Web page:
Thursday, 27 May 2010

Old & Knackered

Only one word to describe how I've been feeling this week: bloody exhausted.

OK, two words.

After a weekend of way too much cheap red plonk (courtesy of Chesham Rugby Club's annual dinner) and subsequent hangover in 30 degree heat at my son's 7-a-side football tournament (that's association football - I know, I'm sorry) , I then spent 6½ hours in the car on Tuesday driving to and from my aunt's funeral, a day which was both physically and emotionally draining.

So I was obviously in great shape when I turned up for Tuesday evening's Touch Rugby and my contribution to the game was consequently minimal (although it was kindly pointed out that I contributed to at least 3 of the opposition's tries!). Despite my best endeavours, however, we scraped an 8-7 victory - our young speedster, Tom, proving the difference between the teams.

What Tom's performance has done is to cause me to reflect on something I lost many moons ago. Although possibly better placed as the subject matter of a fascinating, self-indulgent and melancholic entry in the "Whatever Happened To" series, a few words here about my lost youth do appear to be appropriate.

You see, whereas today I may be known as a confirmed member of the esteemed order of sad old farts, once upon a time I was imbued with youthful vigour, fitness, enthusiasm and stamina. For much of the 1980s I played or trained 6 days out of 7 and even well into my twenties I'd train twice a week, play for my club on Saturday, get up and play social rugby on Sunday and squeeze in a game of football for my firm midweek. No wonder I struggled to get my weight UP, tipping the scales at a puny 13½ stone despite my best efforts to bulk up, both in the gym and in the pub where I would usually stay until last orders most nights of the week.

Nowadays of course the ravages of age and a more sedentary lifestyle mean that my body's still suffering nearly 48 hours after a game of Touch Rugby, I fall asleep well before the pub closes and we no longer talk about my weight.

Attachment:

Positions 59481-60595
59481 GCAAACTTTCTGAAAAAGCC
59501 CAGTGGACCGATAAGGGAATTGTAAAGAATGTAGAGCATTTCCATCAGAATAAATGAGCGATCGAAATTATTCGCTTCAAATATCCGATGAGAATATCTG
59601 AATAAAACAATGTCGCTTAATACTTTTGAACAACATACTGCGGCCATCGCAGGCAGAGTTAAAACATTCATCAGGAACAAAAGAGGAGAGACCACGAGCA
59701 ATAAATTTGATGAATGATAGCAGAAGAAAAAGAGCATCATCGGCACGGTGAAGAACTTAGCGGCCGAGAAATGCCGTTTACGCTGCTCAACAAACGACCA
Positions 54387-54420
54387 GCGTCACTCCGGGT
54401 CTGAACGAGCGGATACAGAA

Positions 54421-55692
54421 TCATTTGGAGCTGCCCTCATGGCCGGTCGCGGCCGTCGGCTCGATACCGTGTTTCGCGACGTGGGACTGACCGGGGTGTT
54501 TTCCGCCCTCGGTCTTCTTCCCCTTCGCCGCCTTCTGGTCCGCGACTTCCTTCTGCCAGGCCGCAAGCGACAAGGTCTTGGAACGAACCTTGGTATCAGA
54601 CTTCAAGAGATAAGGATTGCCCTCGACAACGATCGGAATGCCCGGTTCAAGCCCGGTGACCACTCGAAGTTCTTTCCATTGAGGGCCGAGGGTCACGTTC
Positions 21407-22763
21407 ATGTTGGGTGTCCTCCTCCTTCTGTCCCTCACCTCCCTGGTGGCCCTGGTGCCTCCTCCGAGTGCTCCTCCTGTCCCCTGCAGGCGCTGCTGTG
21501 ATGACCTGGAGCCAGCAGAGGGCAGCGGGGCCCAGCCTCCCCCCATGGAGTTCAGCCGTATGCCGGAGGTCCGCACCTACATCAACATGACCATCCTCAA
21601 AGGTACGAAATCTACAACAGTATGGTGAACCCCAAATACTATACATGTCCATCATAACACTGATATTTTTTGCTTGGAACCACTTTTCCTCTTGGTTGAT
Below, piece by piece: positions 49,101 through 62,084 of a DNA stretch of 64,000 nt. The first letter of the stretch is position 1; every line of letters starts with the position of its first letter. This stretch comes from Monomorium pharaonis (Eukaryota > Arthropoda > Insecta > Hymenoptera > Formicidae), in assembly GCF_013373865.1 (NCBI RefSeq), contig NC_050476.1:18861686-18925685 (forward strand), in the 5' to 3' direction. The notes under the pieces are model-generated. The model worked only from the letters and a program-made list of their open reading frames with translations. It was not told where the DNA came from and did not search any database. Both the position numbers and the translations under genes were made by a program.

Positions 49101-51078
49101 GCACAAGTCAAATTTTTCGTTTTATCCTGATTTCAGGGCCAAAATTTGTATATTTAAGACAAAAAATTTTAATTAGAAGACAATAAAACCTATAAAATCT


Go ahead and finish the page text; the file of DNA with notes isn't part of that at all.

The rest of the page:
Youth and talent no match for age and treachery? Bollocks.


Nursedude said...

Wow. This is a post that hits close to home after my crappy week before my ablation. I Went into my cardiac procedure the day after my grandmother's funeral and doing CPR on a patient who coded at change of shift(he ended up dying a couple of days later) Try not to think about what you used to be able to do in your twenties(I would go mad, if I did), think about how much better you are doing compared to other guys who are over 40, who don't do anything more physical than smoke a cigarette or drink a Newcastle.

Anonymous said...

I agree with Nursedude - how good is it to play a game on a Saturday, have a few beers with your mates and then coach on a Sunday? I'll tell you - brilliant! There's no better feeling than to feel knackered and battered all week but look forward to the next Saturday when you can do it all again. From a 50 year old 2nd row who can't wait for next season to start. Old & knackered? Bollocks!